The microbot adapter is a TTL (Typically 5v) based usb-to-serial adaptor. I can't tell what IC they use, but they all act the same. Just hook up the TX, RX, and GND pins to your ATTiny13, and start a regular serial communication. Or in this case, just ATTiny's TX to the adapter's RX pin and Ground pins together, as the project you link to is transmit only. You would simply replace the max232 in the circuit, with the usb adapter instead. Everything else stays the same.

The max232 is used when converting from TTL serial (0v Low, +5v High) to actual RS232 like a computer serial port would use (+3~25V Low, -3~25V High). Since you are using a usb-to-serial adaptor with TTL levels, the same that the ATTiny13 would use, the max232 is not needed. There are some usb-to-serial adaptors intended to be used with actual rs232 level stuff, so the max232 or similar chip would be useful then, but not in your case.

The 5v from the microbot adapter is directly connected to the usb 5v pin. This gives you up to 500mA to use.

  • \$\begingroup\$ I have tried it (Vdd, Gnd, Tx. The latter connected to to pin 6 (PB1), and then listened with minicom on /dev/ttyACM3, but there was nothing from there, except for some chars, when I connect RTS to Vdd. Do I need to connect CTS/RTS high/low to enable communication? I can see digital signal on PIN 6, so I guess attiny is trying to send something all the time. Shortest pulse is about 0.8ms. \$\endgroup\$ – Roman Susi Aug 16 '13 at 17:00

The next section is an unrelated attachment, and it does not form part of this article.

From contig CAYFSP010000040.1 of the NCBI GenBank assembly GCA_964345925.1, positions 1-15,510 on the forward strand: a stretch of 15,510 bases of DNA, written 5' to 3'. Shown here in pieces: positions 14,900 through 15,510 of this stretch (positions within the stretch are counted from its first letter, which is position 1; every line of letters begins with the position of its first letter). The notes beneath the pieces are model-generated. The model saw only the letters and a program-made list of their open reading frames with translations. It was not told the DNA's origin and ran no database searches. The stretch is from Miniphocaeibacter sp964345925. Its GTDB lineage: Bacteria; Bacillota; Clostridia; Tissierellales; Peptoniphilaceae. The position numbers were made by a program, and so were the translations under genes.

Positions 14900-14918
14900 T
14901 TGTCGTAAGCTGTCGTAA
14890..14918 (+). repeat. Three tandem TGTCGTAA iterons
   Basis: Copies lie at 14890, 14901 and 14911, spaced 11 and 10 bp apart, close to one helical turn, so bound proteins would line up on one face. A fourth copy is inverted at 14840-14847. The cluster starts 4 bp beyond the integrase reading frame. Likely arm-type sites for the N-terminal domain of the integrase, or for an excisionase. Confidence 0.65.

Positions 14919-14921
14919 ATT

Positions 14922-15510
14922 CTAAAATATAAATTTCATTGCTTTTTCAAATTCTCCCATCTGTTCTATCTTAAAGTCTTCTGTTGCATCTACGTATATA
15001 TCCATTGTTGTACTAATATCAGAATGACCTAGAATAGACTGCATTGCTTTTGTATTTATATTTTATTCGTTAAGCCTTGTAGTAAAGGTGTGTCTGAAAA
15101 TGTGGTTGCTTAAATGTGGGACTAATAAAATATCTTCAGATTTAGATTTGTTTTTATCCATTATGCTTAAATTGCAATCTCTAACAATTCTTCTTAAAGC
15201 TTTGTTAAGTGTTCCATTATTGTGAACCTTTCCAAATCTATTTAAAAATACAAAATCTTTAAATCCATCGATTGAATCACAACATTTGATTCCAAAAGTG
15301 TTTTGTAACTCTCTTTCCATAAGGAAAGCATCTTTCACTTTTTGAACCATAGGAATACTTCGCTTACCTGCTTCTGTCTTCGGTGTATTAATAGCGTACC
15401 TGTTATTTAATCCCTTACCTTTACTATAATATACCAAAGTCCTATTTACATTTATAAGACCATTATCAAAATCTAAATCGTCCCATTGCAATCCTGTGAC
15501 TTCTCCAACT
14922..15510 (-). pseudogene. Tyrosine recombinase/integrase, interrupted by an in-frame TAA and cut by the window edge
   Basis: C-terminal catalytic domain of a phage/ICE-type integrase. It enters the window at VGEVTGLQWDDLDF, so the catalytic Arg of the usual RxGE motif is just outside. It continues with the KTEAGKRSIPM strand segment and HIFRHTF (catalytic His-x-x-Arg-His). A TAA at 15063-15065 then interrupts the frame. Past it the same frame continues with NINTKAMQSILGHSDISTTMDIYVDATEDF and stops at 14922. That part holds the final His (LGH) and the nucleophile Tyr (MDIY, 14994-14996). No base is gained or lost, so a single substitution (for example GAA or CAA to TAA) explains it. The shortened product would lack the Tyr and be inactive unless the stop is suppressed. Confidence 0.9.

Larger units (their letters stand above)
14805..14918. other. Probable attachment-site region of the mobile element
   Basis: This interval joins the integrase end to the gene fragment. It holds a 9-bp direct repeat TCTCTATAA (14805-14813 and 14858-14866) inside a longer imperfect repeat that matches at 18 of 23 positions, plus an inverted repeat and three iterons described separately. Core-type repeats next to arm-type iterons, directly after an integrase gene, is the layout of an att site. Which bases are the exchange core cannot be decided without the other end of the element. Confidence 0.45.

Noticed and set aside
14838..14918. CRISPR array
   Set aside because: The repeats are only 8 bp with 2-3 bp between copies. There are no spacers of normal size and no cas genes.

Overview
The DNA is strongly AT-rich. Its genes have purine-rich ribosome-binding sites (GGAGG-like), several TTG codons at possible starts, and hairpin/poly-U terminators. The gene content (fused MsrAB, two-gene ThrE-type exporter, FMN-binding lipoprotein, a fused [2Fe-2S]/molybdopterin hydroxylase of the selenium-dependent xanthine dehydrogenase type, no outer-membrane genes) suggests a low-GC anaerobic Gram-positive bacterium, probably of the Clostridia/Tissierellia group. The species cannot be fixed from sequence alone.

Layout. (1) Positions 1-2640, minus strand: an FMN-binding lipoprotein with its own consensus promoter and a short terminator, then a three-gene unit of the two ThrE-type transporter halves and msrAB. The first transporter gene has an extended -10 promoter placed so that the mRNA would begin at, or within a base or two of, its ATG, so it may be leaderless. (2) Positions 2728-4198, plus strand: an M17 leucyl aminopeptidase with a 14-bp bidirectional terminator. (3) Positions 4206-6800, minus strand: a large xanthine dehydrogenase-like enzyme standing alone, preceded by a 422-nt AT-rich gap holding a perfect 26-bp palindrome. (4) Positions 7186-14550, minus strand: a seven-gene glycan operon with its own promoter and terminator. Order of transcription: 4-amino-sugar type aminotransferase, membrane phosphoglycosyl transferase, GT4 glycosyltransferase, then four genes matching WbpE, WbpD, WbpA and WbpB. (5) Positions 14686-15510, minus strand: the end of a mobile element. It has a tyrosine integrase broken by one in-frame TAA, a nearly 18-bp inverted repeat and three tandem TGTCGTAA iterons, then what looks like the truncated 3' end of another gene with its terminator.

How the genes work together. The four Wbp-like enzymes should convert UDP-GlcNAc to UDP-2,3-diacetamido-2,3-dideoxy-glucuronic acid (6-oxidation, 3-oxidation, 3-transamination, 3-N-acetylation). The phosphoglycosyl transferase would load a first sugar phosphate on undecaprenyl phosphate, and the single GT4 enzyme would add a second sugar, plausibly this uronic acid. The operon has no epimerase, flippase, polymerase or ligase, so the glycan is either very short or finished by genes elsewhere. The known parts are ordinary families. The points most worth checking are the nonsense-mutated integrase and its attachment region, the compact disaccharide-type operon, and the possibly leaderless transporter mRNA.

• \$\begingroup\$ Same story with 'cu -l /dev/ttyACM3 -s 115200' (tried also 9600 8N1). \$\endgroup\$ – Roman Susi Aug 16 '13 at 17:12
  • \$\begingroup\$ Just occured to me, it's 1200 baud rate: 1/ 0.0008 ≅ 1200. Maybe, I need to configure the adapter somehow. \$\endgroup\$ – Roman Susi Aug 16 '13 at 17:24
  • \$\begingroup\$ @RomanSusi speed depends on what your attiny code is set for. That project sets it at baud_rate = 9600, but really as "F_CPU/256/BAUD_RATE;" so if you change the expected cpu speed the code expects, the baud speed changes \$\endgroup\$ – Passerby Aug 16 '13 at 17:27
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    \$\begingroup\$ From atmel docs: "If CKDIV8 is programmed, CLKPS [clock prescaler register] bits are reset to “0011”, giving a division factor of eight at start up." "The device is shipped with the CKDIV8 Fuse programmed." I think, it explains the oddity. \$\endgroup\$ – Roman Susi Aug 16 '13 at 18:43

AVRs have the advantage of the LUFA software stack. You can connect an AVR directly to the USB D+ and D- pins and get a reasonable semblance of USB from it. It won't meet the USB spec exactly, but it's close enough for almost all general applications.